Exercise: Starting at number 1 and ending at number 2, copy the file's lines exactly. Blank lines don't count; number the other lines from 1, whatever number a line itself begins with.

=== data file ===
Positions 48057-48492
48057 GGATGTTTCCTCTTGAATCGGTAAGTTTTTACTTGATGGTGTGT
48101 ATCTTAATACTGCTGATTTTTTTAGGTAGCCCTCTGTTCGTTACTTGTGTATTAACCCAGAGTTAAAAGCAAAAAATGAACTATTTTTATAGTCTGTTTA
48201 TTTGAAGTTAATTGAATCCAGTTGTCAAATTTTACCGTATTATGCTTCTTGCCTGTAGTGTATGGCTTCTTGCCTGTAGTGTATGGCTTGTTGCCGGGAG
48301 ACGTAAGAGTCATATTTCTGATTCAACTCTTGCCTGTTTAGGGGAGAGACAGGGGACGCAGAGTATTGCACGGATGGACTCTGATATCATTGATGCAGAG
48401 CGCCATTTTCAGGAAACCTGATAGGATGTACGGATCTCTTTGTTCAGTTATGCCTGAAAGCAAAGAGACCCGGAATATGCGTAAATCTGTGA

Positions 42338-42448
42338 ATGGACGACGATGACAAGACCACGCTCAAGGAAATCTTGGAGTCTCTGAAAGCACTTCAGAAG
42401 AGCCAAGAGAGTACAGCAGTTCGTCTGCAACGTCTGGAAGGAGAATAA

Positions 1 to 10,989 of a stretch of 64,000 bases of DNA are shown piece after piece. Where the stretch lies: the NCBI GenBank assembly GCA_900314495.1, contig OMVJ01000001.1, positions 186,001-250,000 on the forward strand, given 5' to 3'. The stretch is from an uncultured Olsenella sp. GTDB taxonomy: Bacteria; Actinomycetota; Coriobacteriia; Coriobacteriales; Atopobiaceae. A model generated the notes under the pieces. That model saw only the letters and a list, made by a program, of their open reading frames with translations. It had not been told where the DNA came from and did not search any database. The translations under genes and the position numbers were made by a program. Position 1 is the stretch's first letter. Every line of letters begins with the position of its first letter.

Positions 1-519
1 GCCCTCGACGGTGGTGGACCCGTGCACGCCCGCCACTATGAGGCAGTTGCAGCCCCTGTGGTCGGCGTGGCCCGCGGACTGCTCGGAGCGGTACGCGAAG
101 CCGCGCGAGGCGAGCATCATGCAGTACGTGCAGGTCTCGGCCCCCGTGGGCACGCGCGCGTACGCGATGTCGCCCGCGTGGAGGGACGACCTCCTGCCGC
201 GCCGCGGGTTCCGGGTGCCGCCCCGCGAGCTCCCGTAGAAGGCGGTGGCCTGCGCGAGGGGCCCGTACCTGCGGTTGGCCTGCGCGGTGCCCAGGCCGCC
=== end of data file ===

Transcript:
Positions 48057-48492
48057 GGATGTTTCCTCTTGAATCGGTAAGTTTTTACTTGATGGTGTGT